According to Cancer Research UK, 28% of cancer patients receive chemotherapy treatment, which is around 102,760 people per year in the UK [1,2]. The most common type of chemotherapy is administration of the drugs directly into the patient’s vein (intravenous chemotherapy) and this is usually carried out in a hospital by a chemotherapy nurse [3,4]. While chemotherapy can be a life-saving treatment, the drugs are cytotoxic and so need to be administered correctly. Virtual Reality (VR) has been shown to be a useful tool to provide comprehensive training on safe chemotherapy drug delivery .
The drugs delivered in chemotherapy target cells as they divide, and as cancerous cells divide much more often than normal body cells, chemotherapy drugs can target tumours to kill these rapidly dividing cells . Although the aim of chemotherapy is to only target cancer cells, healthy body cells can still be damaged or killed by the treatment, especially those that divide rapidly. These include cells in bone marrow, hair follicles, skin, and the lining of your digestive tract, so the side effects of chemotherapy are common and quite severe . As the drugs used are cytotoxic, they can be extremely dangerous if they are administered incorrectly and can prolong the duration of the patient’s hospital stay, cause irreversible serious injury, or even death [5,7]. However, it has been shown that correct guidelines adherence in combination with effective communication between healthcare professionals can prevent most medication errors . Nonetheless, improper chemotherapy administration doesn’t just affect the patient, it can also harm the medical staff member administering the drug . Several United States and European studies indicate that oncology nurses administering chemotherapy drugs experience symptoms, such as hair loss and an unusually high rate of miscarriage, which is likely to be the result of exposure to these cytotoxic drugs .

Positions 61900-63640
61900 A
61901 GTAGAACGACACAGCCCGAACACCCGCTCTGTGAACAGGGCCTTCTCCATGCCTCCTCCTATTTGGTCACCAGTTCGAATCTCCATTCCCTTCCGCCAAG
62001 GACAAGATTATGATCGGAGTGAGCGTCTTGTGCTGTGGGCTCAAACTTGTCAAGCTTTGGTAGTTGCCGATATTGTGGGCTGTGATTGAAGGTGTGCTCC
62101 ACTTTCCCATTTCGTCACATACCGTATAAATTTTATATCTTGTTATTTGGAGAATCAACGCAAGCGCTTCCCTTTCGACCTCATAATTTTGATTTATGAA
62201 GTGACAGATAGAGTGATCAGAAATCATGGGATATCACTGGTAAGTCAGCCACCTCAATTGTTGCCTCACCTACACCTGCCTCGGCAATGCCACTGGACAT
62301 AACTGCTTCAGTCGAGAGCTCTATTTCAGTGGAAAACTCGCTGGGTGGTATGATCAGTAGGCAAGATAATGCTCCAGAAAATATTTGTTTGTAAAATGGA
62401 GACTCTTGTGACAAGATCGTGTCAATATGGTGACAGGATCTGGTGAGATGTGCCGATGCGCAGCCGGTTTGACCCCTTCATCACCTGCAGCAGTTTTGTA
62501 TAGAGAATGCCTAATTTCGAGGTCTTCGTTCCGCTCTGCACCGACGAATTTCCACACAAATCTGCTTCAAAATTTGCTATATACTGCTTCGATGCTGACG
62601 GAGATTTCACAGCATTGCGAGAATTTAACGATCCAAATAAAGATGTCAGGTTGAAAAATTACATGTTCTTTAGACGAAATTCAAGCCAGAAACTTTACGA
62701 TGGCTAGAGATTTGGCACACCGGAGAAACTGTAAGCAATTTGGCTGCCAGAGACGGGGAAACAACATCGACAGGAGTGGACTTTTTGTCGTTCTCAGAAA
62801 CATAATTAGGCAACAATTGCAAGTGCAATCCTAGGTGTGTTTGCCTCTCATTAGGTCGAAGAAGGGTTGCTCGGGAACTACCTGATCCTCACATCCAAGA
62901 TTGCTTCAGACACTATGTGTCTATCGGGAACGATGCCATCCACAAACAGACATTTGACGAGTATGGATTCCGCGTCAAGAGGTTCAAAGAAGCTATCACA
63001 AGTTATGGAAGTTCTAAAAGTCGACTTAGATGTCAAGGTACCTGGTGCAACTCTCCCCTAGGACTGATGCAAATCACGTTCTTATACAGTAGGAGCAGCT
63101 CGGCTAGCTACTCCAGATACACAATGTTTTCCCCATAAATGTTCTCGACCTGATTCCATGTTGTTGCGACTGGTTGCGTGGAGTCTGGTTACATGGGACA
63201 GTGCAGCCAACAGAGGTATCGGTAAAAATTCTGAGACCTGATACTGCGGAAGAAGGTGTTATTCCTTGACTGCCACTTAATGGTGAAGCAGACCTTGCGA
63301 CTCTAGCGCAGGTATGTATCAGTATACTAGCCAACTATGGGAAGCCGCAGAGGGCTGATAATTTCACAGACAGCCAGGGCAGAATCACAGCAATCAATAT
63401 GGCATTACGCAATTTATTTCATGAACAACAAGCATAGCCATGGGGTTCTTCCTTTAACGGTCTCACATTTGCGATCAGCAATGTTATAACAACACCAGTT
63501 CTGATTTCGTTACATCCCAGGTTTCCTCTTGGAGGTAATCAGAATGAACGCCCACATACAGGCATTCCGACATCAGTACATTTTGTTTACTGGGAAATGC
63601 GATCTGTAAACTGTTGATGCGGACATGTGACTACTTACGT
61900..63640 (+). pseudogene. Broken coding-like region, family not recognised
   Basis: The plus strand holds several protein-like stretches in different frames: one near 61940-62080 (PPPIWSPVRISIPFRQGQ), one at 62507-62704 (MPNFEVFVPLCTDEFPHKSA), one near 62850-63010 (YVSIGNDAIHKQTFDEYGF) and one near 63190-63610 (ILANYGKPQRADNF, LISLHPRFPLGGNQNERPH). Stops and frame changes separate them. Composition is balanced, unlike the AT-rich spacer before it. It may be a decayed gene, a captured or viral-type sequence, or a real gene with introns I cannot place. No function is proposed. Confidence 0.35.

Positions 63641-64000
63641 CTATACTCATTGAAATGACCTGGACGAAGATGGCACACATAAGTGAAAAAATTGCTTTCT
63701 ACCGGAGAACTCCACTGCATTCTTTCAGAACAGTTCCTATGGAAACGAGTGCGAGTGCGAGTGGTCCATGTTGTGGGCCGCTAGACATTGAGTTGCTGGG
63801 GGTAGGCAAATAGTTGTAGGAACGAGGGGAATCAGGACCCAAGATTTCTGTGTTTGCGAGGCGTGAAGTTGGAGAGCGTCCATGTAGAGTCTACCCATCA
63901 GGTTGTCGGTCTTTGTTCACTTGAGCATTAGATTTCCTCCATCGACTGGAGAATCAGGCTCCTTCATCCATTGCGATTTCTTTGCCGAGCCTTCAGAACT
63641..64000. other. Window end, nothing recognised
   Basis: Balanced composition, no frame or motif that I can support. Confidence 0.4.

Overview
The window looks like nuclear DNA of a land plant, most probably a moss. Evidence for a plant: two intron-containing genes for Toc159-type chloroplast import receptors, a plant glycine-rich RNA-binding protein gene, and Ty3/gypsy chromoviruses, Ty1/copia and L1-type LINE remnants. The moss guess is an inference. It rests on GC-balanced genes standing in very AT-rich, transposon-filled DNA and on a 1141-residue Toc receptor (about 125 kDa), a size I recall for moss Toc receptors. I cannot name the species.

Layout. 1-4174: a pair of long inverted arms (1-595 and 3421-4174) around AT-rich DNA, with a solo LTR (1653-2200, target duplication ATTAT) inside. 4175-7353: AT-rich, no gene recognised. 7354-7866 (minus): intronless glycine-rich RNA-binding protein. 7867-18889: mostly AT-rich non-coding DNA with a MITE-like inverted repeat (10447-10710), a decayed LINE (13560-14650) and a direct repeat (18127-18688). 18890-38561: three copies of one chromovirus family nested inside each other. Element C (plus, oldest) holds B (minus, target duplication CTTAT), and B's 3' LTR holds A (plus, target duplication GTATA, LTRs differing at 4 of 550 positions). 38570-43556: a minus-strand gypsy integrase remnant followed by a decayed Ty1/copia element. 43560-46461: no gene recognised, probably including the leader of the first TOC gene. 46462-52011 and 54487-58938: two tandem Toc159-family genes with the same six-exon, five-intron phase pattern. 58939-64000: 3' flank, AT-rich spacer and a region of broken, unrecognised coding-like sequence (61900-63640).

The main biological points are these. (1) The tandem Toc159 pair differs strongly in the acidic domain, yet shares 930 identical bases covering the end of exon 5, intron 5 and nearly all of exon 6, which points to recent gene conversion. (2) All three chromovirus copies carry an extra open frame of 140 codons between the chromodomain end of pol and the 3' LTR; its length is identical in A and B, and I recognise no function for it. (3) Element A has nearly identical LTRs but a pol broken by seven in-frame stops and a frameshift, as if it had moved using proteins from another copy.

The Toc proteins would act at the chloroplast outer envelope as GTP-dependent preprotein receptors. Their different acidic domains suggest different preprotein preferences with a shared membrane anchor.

In order to improve the standard of protection of medical staff carrying out chemotherapy administration, in 2013 the World Health Organization and the Pan Health Organization released an operating guideline entitled ‘Safe Handling of Hazardous Chemotherapy Drugs in Limited‐Resource Settings’ . However, a 2015 study showed that these guidelines were often not followed. For example, only 85% of respondents reported that they always wore single chemotherapy gloves, and double gloves were reportedly always worn by less than 20% of respondents, even though double gloves are recommended .
Due to the risk of harm to patients and nurses from improper chemotherapy drug administration, it is extremely important that medical staff are properly trained on safe application of this medication. Many innovative teaching methods such as videos and animations could provide nursing students with more thorough training on safe drug delivery and make chemotherapy administration less dangerous . VR could be a useful tool to provide appropriate training of the risks and allow staff to gain virtual experience before carrying out drug administration to people with cancer. In support of this, in a recent randomised controlled trial the effectiveness of VR teaching of chemotherapy was compared to standard chemotherapy training. The authors of the study designed VR activities that were delivered to nursing students in a one-week practice session, with the aim of providing virtual training and improving their confidence in the handling and delivery of chemotherapeutic drugs. The knowledge of the students who were taught using the VR programme, who had experienced real‐world simulations, was significantly increased compared with those who only read the standard education documents . This study has therefore demonstrated that clinical nursing information in combination with VR experiences, can optimise chemotherapy treatment training.